TSD: How much power does the media really have in this generation?
AV: I can’t think of anything more powerful, which sounds disturbing on some levels, but there was a time when the answer was that, well, the media has one role, politicians have another role and family [has] another role. I think that increasingly, a politician doesn’t have the chance, reasonably, to be accepted to run for office unless they’re able to either get free media coverage or pay for getting their ads out, getting their message across. I think if there was a time when they could stick to public events, that time really passed — thus the need to rely on digital presence. And I think that [regarding] the family unit as well, parents are increasingly needing to rely on … media outlets as kids at earlier and earlier ages are starting to socialize on those platforms.
TSD:How did your interest in communication and the media develop?
AV: In sixth grade I decided that I very much wanted to be a journalist … so after that, I pursued student journalism in high school and college. I think that during my college years, I started to get more interested in the theories and the underlying values that are shaping how journalism gets done; that’s when I shifted from being more on the practice side towards more studying it on a theoretical level. But in between, I was fortunate to have some time to intern at The New Yorker, and I also worked at Google, so seeing how the concept of media has changed over the years has also increased my interest progressively.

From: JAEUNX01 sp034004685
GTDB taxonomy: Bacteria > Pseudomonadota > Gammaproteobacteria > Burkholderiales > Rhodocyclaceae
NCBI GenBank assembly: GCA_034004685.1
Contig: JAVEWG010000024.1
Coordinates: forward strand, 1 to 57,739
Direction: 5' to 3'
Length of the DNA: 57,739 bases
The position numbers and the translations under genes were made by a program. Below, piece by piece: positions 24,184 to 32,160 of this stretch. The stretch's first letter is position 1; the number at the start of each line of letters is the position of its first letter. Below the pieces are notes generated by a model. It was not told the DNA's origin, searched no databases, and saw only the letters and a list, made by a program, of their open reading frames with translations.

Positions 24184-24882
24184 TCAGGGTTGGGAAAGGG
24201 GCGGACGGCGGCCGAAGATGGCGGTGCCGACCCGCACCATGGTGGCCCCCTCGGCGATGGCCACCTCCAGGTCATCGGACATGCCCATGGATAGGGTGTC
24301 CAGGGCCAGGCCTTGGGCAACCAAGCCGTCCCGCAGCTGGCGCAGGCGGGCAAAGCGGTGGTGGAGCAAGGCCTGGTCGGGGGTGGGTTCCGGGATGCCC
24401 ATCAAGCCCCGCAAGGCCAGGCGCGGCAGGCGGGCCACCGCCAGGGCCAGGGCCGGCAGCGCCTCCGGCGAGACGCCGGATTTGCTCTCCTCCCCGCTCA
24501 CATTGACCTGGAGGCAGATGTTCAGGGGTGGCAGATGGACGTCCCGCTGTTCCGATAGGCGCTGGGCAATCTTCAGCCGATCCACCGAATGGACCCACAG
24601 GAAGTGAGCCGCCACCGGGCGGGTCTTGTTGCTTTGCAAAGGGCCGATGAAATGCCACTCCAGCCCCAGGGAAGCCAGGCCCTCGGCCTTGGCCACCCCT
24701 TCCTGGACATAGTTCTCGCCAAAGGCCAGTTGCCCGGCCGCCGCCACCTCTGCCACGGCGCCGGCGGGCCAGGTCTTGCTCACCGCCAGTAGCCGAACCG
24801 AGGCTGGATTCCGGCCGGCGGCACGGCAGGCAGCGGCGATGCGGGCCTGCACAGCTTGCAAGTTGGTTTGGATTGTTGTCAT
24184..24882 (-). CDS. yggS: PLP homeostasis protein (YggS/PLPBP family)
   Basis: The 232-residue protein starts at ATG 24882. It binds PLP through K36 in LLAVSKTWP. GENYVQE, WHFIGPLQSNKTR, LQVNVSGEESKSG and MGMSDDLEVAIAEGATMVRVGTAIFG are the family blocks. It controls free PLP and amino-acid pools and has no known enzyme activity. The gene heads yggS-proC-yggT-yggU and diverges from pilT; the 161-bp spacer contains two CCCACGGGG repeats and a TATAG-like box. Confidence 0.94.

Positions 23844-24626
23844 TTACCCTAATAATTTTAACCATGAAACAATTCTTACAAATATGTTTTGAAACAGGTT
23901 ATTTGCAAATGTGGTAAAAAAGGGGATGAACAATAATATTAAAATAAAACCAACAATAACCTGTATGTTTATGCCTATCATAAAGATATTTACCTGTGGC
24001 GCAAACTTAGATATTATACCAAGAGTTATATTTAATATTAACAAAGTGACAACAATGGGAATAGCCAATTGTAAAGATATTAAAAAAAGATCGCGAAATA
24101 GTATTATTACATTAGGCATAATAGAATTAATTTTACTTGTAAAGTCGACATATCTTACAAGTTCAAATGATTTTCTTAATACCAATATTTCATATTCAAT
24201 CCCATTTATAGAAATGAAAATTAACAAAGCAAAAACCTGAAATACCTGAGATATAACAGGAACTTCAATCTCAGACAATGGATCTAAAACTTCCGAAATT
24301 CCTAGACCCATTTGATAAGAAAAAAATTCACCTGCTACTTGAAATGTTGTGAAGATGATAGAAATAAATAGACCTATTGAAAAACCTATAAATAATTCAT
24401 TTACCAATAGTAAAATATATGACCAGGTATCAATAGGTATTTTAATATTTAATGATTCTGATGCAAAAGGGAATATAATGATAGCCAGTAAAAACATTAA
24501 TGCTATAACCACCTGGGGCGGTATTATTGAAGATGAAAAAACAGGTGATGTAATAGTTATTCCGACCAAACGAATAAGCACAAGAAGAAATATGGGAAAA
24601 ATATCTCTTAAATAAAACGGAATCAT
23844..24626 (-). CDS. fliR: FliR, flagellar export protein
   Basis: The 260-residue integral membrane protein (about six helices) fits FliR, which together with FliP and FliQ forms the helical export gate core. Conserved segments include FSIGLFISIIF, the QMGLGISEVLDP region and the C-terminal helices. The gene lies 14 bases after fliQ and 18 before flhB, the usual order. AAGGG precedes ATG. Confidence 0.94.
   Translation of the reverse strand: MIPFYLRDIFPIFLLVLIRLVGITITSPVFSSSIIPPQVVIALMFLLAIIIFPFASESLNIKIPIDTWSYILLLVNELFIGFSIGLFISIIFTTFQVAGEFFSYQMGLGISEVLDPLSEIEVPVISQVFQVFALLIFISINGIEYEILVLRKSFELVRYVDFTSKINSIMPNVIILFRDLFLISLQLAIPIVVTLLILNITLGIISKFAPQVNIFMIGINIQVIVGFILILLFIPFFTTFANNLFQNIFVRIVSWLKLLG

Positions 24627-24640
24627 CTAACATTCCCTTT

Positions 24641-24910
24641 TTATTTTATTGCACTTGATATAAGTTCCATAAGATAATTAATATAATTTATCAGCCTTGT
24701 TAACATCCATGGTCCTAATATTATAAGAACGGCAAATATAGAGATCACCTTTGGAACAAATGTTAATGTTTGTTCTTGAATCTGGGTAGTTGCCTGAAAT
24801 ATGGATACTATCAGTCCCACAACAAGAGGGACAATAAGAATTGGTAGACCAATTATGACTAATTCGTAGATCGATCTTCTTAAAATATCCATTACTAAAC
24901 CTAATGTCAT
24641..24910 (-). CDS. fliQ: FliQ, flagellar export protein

TSD: What was it like transitioning from being on one of side of the issue as the journalist to analyzing the underlying dynamics?
AV: I think that in academia, there are many skills that overlap with skills in journalism: being able to explain an unfamiliar topic, being able to make clear why something is meaningful and [translating that] over in a teaching context. I’ve been [teaching] at Stanford several years now, so that has been a natural and organic shift. The case that made me really interested in understanding and analyzing news media was Hurricane Katrina coverage — that’s what I wrote my senior thesis about, many years ago — and thinking about how coverage on something like natural disasters persistently has underlying politics: who gets construed as a victim, who’s to blame for what people experience, who’s held accountable and how the press participates in holding others and itself accountable.
TSD: What have you enjoyed the most so far in your time at Stanford?
AV:I would say, definitely Stanford undergrads are completely fun to talk to and thoughtful and really interesting, so that’s really great being their TA, and hopefully they’ve enjoyed having me as their TA. I’m from the East Coast, and after that I worked in Michigan, so the weather obviously — it’s hard to beat that.
This transcript has been lightly edited and condensed.
Contact Andrea Schlitt at a.schlitt88 ‘at’ gmail.com.